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Anchor lead:  Epigenetic changes are confirmed in several types of cancer, Elizabeth Tracey reports

What do lung, breast, colon and several other cancers have in common?  Research by Andrew Feinberg and colleagues at Johns Hopkins and Harvard has shown a pattern of so-called epigenetic changes is common to all, which could have profound implications for how genes operate in cancer cells.

Feinberg: Things get turned on and turned off somewhat erratically, and that might give cells an advantage in growing as tumors within a person’s body.  We had originally studied colon cancer.  Here we’ve extended that to look at lung cancer, breast cancer, thyroid cancer and pancreatic cancer, and we found the same things are going on in those tumors.  Also that these changes, these large scale changes in the genome that are affecting these big blocks we call it, they occur at the earliest stages of cancer.   :30

Early changes may be useful for early detection sometime down the road, Feinberg says.  At Johns Hopkins, I’m Elizabeth Tracey.

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Anchor lead: Can a new material restore pain-free joint movement? Elizabeth Tracey reports

Hyaluronic acid is the name of a molecule that helps your joints move smoothly. In people with osteoarthritis levels of this molecule are low, so attempts have been made to inject more into joints to alleviate pain.  But observations by Jennifer Elisseeff and colleagues at Johns Hopkins show that there’s also a problem on the joint surface, so they’ve developed a new material to help.

Elisseeff: What’s going on clinically now is injections of hyaluronic acid. The problem is once you inject it it goes away really fast. The surface of cartilage is designed to interact with hyaluronic acid. Unfortunately in disease you don’t have that interaction anymore, so what we’ve done is replicate that so the surface of the tissue can then interact.  We’ve taken a synthetic polymer but then also added to that a peptide that specifically binds hyaluronic acid.  :28

Elisseeff says research is underway to see if this material can improve joint function in osteoarthritis.  At Johns Hopkins, I’m Elizabeth Tracey.

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This week’s topics include Ebola face to face, the best way to diagnose kidney stones in the ED, spinal manipulation for sciatica, and generic versus trade name statins.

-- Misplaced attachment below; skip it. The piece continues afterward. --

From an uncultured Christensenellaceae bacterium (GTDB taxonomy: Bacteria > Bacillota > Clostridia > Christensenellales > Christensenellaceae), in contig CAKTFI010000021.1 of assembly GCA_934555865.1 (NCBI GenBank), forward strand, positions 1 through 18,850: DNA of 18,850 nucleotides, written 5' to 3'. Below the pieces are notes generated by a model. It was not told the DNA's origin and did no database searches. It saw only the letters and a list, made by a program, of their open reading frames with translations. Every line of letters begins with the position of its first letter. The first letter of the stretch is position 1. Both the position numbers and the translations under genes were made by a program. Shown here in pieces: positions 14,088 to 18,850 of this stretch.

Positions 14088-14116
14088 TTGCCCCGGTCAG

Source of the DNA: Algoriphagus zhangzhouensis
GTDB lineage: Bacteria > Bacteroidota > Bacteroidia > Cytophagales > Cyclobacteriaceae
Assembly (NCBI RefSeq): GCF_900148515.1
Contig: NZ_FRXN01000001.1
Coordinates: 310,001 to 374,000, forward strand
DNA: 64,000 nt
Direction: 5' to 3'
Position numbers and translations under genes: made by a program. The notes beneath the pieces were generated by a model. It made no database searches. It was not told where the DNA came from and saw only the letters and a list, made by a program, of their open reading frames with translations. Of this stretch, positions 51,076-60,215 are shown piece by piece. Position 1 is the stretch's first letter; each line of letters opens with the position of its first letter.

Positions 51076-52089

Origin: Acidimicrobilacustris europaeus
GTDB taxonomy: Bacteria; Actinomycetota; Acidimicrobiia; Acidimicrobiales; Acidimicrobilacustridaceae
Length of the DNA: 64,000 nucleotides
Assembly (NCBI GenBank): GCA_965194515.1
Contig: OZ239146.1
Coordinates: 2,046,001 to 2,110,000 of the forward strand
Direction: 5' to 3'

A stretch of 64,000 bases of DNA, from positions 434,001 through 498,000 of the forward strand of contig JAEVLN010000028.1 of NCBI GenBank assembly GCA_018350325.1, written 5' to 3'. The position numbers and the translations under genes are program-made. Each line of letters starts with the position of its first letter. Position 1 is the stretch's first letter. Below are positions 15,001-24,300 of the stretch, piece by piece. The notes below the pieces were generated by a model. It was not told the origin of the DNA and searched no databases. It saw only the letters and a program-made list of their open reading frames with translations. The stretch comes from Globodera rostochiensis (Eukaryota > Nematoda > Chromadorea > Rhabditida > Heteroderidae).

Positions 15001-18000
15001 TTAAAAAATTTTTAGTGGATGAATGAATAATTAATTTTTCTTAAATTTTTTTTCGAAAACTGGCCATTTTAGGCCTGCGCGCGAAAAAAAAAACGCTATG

Program notes:

0:31 Ebola Face to Face
1:31 Takes about five minutes to put on the gear
2:33 To see what it is to be on the ground there
3:32 Lots of community stigma
4:30 Need to ramp up efforts
4:50 Diagnosing kidney stones in the ED
5:50 Sonograms is lower cost and radiation
6:32 Generic versus brand name statins
7:32 Average out of pocket cost
7:52 Spinal manipulation for sciatica
8:50 More relief with spinal manipulation
10:04 End

Related blog: http://podblog.blogs.hopkinsmedicine.org/2014/09/19/ebola-face-to-face/

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This week’s topics include new hip and knee prostheses, cannabis use in adolescents, questionable use of medicines in people with dementia, and aspirin to prevent preeclampsia.

Program notes:

0:35 Cannabis use in teenagers
1:35 Frequency of use before age 17 and outcomes
2:35 Do metabolites compromise neurons?
3:36 Need to have efforts to reform legislation
3:58 Continuing medications in advanced dementia
4:58 Over half received medications of questionable benefit
5:58 Opportunity to decrease adverse events
6:22 Aspirin for preeclampsia
7:23 Risk reduction by about 10-20%
8:01 New hip and knee prostheses
9:01 Over 15,000 implants
10:05 Approval of devices needs registry
10:51 End

Related blog:http://podblog.blogs.hopkinsmedicine.org/2014/09/12/marijuana-and-the-teenage-brain/